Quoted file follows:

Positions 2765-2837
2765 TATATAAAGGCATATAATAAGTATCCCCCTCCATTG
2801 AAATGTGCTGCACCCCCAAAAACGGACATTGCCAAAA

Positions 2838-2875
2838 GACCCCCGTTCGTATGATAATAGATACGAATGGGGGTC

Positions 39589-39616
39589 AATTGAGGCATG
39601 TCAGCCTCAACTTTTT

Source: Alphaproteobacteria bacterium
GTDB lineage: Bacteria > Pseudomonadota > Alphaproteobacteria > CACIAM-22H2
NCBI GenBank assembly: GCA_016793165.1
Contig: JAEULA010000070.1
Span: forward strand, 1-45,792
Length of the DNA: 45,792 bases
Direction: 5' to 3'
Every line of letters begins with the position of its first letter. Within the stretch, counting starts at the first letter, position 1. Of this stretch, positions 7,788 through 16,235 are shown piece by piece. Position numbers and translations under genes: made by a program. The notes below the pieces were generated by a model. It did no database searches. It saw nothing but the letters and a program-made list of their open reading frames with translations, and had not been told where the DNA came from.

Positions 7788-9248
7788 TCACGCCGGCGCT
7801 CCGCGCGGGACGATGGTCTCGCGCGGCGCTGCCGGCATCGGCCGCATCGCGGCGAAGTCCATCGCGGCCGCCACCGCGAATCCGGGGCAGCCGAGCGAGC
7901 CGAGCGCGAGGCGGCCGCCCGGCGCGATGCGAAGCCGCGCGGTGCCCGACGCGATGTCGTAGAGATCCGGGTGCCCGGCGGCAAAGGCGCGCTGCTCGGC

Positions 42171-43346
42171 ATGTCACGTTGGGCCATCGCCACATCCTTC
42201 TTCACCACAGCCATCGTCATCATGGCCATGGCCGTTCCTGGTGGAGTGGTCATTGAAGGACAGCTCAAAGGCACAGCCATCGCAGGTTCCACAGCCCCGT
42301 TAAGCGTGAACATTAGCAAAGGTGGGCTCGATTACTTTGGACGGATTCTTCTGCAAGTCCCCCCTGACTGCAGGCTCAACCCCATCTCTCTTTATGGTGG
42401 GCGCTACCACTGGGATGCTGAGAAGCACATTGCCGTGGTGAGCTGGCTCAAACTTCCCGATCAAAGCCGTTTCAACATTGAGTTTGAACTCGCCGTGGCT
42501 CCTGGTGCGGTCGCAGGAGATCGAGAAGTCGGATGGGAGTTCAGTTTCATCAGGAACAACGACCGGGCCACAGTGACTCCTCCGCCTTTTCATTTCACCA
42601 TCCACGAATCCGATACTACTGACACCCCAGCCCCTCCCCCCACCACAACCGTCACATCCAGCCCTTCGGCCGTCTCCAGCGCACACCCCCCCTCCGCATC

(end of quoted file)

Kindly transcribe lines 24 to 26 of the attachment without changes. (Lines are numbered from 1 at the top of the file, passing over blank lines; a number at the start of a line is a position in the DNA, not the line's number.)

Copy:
42301 TAAGCGTGAACATTAGCAAAGGTGGGCTCGATTACTTTGGACGGATTCTTCTGCAAGTCCCCCCTGACTGCAGGCTCAACCCCATCTCTCTTTATGGTGG
42401 GCGCTACCACTGGGATGCTGAGAAGCACATTGCCGTGGTGAGCTGGCTCAAACTTCCCGATCAAAGCCGTTTCAACATTGAGTTTGAACTCGCCGTGGCT
42501 CCTGGTGCGGTCGCAGGAGATCGAGAAGTCGGATGGGAGTTCAGTTTCATCAGGAACAACGACCGGGCCACAGTGACTCCTCCGCCTTTTCATTTCACCA